George Washington University professor Leighton Ku has an article in the latest issue of Health Affairs that takes a look at the expansion of Medicaid that is scheduled to roll out under the new health reform law. The paradigm shift that has occurred, Ku notes, is that we have finally moved away from the notion–at least in the health policy world–of the “deserving” versus the “undeserving” poor. You see, it used to be that to qualify for Medicaid coverage, you not only had to be low income, but you also had to belong to one of a defined number of eligibility groups, like children or pregnant women. If you didn’t belong to one of these “deserving” groups, you didn’t qualify for Medicaid no matter how poor you were.
The health reform law changes that. When it is fully implemented, Medicaid will no longer require categorical eligibility, but will truly become a program for the country’s poorest citizens. Our nation’s health insurance safety net will finally catch all low-income people, rather than having large holes shaped to let childless adults and parents fall through untouched. That’s a great thing.
What’s not a great thing is that governmental opposition to health reform comes from states whose residents would stand to benefit from it the most. Ku puts it this way:
“Another problem is opposition to the federal legislation by some states’ political leaders. As of mid-May 2010, twenty-one states have engaged in lawsuits to block the new law as being unconstitutional. Paradoxically, the opposition in these states appears to run contrary to the economic and health insurance interests of their residents. On average, 39 percent of the Medicaid-eligible adults in the twenty-one “opposing states” were uninsured, compared to 26 percent in the rest of the nation. Because opposing states have relatively more eligible-but-uninsured adults, their residents have much more to gain from the Medicaid expansions, and these states would draw down far more federal funding.”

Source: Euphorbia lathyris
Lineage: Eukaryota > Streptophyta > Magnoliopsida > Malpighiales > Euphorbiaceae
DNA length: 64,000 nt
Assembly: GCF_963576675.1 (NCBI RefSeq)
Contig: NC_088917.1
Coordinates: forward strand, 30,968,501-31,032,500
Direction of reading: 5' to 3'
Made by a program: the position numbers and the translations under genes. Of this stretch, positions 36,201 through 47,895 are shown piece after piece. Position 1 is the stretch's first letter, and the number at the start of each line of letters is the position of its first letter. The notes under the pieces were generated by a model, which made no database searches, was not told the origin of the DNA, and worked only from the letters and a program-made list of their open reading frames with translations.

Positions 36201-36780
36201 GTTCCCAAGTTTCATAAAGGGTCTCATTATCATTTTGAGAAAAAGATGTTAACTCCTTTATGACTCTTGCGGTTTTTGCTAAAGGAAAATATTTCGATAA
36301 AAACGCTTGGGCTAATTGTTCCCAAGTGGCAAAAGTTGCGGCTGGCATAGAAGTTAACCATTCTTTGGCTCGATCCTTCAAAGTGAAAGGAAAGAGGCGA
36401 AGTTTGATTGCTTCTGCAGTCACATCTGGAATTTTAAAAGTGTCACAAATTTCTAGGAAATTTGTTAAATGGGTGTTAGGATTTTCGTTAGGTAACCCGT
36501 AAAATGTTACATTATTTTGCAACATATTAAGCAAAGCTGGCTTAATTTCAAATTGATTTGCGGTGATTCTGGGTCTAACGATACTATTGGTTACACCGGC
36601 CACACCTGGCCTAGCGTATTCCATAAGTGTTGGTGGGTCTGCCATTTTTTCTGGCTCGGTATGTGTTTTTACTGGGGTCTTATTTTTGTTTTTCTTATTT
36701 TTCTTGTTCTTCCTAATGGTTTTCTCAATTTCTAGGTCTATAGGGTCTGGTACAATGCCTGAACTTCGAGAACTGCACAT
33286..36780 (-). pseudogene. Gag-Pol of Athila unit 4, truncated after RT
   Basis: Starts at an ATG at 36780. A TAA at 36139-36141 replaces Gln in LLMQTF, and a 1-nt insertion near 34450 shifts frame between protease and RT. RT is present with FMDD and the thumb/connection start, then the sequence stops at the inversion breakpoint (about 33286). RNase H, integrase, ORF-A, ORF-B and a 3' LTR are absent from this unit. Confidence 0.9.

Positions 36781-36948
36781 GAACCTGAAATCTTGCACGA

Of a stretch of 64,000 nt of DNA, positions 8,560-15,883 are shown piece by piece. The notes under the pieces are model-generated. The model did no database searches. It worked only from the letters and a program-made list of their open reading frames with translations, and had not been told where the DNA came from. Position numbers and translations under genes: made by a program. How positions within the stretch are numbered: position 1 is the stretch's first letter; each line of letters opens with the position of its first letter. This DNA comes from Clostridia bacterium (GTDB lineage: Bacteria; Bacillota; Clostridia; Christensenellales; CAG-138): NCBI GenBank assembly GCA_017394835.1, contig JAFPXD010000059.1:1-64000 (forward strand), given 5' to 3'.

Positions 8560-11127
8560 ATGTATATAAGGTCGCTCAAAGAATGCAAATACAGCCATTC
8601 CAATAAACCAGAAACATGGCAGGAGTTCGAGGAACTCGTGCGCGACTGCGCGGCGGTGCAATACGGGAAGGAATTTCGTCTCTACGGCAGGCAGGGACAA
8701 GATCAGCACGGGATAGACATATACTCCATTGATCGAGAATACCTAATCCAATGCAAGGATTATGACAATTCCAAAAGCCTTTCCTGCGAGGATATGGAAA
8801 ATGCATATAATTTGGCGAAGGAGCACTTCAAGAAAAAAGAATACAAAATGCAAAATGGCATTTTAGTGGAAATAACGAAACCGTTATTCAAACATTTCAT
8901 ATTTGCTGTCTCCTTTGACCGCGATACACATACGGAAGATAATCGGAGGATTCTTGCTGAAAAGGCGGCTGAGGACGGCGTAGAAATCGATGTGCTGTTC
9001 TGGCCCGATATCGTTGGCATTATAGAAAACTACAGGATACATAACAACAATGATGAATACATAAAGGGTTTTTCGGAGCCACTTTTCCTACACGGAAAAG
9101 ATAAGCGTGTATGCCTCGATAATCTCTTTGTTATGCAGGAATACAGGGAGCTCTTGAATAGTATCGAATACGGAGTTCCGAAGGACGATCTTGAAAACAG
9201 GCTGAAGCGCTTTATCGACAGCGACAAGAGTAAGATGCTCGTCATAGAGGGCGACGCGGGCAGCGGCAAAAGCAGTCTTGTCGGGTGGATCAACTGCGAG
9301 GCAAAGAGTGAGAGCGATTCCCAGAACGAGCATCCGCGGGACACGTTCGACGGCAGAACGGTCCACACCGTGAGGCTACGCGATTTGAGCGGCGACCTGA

Why would states not want what is clearly best for their residents? Because they worry about what it means for the state budget. You see, unlike the federal government which can run a deficit, states are required to balance their budgets annually, and entitlement programs like Medicaid are a perennial thorn in their side. But the Medicaid expansion is financed almost entirely by the federal government, so what are the states so worried about? Well, as Ku explains, it seems that many states are worried that currently eligible, but non-enrolled individuals will suddenly decide to enroll because of the high visibility of the health reform efforts. Such individuals would not fall under the federally-funded expansion, and the states are guarding their checkbooks. Now, I suppose that one could argue that a state maintaining its budget is a move to protect its residents, but the question then becomes, at what cost?